Have you seen the latest round of stories about the rise of robot helpers in everyday situations?
I met this one at a conference a couple of years ago. Its abilities were limited, and there was no threat that it might try to take over the world.
According to National Geographic magazine, there is a widespread shift in sentiment towards robots as a result of COVID-19:
‘Now that any job involving human contact is considered hazardous, demand for mechanical replacements has skyrocketed.’
David Berreby, ‘The pandemic has been good for one kind of worker: robots’, National Geographic, September 2020.
From Boston Dynamics’ four-legged industrial robot Spot, which influenced the design of the ruthless dog-like killers in the Black Mirror Metalhead episode, to Moxi, the nurse assistant made by Diligent Robotics, new uses for robots are on the rise.
A trial of robots in care homes has also been in the news. SoftBank’s humanoid Pepper, a familiar face on the scene, has been out chatting to old folks in the UK and Japan, in project funded by the European Commission and the Japanese Government.
One of the healthcare providers in the trial said it was: “Working towards implementing this into routine care of vulnerable people to reduce anxiety and loneliness and provide continuity of care”.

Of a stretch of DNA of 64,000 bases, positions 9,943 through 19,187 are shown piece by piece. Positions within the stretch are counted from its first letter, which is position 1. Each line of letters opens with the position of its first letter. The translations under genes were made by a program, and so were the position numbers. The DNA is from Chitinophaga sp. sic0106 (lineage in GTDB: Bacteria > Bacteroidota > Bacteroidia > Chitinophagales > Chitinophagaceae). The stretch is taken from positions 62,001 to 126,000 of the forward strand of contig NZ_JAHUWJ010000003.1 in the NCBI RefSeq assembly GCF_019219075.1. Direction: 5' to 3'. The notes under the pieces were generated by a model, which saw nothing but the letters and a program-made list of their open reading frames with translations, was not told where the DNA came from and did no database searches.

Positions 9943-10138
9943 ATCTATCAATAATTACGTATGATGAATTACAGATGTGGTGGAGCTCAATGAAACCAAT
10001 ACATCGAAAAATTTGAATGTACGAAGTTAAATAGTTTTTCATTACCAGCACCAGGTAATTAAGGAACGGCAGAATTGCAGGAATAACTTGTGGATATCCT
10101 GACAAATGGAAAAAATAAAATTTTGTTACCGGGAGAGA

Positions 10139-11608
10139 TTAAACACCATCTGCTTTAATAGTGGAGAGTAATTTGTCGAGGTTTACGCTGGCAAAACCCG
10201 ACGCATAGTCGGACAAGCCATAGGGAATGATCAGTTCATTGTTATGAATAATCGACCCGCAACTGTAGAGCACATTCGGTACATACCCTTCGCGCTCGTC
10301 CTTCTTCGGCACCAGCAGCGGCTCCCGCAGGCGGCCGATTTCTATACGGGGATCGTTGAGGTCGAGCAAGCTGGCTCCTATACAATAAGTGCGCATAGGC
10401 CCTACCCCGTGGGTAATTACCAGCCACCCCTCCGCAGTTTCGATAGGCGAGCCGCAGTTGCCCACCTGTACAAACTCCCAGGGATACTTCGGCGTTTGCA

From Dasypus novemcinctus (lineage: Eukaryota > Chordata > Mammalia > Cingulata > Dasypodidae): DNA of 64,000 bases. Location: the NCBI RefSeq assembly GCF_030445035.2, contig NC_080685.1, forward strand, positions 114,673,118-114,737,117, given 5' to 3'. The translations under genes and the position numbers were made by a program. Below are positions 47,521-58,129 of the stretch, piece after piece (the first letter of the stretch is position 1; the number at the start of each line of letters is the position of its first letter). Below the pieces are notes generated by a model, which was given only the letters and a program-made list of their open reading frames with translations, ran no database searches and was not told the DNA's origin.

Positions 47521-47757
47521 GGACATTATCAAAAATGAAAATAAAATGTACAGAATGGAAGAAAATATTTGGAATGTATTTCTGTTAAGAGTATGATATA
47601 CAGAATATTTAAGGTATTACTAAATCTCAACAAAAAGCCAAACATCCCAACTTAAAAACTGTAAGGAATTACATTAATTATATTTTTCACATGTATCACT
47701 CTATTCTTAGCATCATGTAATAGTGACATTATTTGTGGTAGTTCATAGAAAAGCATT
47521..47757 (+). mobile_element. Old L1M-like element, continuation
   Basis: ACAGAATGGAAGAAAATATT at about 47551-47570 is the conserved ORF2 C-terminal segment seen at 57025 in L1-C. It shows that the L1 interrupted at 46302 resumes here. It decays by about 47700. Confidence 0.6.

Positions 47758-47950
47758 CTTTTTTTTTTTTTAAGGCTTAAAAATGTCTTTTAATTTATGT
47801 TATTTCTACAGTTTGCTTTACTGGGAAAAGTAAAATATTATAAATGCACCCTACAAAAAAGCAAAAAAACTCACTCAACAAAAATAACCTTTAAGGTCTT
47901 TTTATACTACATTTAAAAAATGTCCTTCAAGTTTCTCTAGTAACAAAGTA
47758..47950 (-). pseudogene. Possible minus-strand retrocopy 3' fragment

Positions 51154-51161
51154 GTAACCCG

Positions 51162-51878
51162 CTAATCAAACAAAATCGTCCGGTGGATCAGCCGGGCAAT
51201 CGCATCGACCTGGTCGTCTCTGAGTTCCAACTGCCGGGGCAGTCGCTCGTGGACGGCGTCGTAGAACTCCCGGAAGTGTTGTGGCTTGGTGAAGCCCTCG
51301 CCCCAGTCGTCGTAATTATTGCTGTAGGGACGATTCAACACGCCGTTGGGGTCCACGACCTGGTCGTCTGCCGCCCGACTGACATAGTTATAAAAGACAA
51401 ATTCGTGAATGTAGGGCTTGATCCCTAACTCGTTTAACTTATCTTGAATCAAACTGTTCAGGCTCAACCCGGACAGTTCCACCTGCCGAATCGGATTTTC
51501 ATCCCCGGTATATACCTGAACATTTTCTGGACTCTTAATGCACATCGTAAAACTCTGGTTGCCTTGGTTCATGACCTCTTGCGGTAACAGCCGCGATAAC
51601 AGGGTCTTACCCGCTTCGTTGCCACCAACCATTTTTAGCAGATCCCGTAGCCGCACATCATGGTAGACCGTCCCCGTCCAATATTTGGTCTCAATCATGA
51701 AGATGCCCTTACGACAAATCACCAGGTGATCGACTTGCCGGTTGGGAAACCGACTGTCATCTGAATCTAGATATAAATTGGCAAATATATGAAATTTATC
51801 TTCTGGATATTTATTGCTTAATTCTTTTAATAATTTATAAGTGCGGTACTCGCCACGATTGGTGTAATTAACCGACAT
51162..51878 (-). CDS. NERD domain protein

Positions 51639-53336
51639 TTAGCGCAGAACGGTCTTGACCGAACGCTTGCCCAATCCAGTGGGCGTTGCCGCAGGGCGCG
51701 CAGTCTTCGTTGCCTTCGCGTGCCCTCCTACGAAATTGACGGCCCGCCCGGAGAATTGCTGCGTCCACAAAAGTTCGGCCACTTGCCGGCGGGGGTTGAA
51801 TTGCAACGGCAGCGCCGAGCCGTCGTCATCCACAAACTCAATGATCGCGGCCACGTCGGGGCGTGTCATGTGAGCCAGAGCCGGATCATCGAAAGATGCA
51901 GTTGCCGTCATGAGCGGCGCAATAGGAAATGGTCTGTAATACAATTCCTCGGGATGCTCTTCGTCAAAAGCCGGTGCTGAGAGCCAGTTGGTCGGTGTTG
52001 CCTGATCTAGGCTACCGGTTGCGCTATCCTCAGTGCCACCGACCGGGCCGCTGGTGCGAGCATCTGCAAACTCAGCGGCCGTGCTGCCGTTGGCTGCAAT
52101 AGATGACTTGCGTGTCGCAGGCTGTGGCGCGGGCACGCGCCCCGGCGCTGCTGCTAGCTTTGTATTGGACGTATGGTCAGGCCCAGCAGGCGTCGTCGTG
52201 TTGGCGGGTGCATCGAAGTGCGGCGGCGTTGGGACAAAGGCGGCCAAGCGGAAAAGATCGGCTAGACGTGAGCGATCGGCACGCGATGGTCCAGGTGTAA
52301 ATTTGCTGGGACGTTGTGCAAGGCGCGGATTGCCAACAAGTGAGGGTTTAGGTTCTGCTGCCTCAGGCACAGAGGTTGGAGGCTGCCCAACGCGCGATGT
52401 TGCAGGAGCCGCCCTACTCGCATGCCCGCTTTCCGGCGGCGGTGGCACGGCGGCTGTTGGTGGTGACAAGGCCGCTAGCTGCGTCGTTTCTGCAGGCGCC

That all sounds very nice. Let’s face it, though, the promise of potential savings is driving mechanisation just as it did at the start of the industrial revolution.
An article in The Guardian notes that a single Pepper costs only fractionally more than just one year’s salary for a human care assistant.
I’m sure I am not the only person that finds the outsourcing of companionship to a machine a bit worrying. And that’s before we get started on another pet hate – how patients might consent to the sharing of any data the robot collects, particularly if they have dementia.
The National Geographic article is packed with fascinating examples of robotic antics spanning several continents and ends with an ambiguous quote:
“Times are good for robotics, although they’re not good for us as a society,”
Antonio Bicchi, professor of robotics, University of Pisa, at the annual International Conference on Robotics and Automation, May 2020.
Photo © Nicola Rossi 2018 N. A. Rossi and Pepper robot